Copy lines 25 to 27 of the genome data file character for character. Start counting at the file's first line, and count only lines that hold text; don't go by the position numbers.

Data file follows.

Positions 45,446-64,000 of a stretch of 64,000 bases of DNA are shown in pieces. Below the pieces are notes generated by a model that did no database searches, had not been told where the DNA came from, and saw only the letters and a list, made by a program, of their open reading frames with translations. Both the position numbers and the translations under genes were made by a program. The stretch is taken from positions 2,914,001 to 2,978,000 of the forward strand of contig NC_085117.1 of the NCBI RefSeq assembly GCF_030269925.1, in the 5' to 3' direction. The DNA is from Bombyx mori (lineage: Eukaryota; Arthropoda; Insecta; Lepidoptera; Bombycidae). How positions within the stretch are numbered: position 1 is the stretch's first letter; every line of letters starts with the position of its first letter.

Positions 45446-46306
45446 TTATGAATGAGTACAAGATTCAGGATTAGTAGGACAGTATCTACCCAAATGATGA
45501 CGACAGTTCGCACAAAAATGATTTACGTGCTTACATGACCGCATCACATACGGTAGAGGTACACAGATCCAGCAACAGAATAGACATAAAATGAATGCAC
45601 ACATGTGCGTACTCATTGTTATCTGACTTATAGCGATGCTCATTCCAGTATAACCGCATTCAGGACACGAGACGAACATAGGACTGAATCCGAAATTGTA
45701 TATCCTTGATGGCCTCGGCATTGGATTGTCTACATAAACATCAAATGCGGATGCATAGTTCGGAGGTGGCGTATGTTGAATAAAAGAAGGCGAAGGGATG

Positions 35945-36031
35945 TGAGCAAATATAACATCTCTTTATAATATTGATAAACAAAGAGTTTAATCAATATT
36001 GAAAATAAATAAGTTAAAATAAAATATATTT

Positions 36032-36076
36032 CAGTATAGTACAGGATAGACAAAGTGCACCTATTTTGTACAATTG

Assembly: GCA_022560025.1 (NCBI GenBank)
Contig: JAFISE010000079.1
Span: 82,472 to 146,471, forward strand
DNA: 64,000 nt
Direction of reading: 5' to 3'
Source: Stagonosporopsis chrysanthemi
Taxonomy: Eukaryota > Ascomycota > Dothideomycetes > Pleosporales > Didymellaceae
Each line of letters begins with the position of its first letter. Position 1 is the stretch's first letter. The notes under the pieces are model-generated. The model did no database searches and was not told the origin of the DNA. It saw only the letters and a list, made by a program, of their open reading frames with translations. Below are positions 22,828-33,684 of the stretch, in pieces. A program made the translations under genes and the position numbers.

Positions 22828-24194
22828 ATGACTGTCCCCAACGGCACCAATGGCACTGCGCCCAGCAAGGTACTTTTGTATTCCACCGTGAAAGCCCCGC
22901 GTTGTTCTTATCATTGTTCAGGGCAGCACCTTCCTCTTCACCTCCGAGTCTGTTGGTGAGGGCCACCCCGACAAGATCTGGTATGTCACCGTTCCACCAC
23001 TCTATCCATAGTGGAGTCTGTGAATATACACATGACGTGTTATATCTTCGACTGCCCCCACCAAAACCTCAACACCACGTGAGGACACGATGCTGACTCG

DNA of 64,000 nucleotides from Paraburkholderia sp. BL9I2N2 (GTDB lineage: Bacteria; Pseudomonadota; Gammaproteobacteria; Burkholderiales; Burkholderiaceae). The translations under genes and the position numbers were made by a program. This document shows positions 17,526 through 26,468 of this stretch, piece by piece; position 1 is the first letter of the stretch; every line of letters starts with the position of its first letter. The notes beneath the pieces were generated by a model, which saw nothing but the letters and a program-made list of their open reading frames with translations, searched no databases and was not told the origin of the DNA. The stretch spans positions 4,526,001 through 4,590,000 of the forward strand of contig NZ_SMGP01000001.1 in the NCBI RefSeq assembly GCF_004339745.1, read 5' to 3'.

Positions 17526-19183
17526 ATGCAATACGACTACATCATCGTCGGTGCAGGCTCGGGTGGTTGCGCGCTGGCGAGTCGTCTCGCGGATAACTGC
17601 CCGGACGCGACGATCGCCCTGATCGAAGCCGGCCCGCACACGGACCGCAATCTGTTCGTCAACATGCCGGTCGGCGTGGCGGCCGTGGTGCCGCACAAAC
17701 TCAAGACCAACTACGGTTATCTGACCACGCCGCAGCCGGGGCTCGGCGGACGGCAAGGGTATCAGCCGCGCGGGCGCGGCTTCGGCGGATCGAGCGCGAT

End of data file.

Positions 17526-19183
17526 ATGCAATACGACTACATCATCGTCGGTGCAGGCTCGGGTGGTTGCGCGCTGGCGAGTCGTCTCGCGGATAACTGC
17601 CCGGACGCGACGATCGCCCTGATCGAAGCCGGCCCGCACACGGACCGCAATCTGTTCGTCAACATGCCGGTCGGCGTGGCGGCCGTGGTGCCGCACAAAC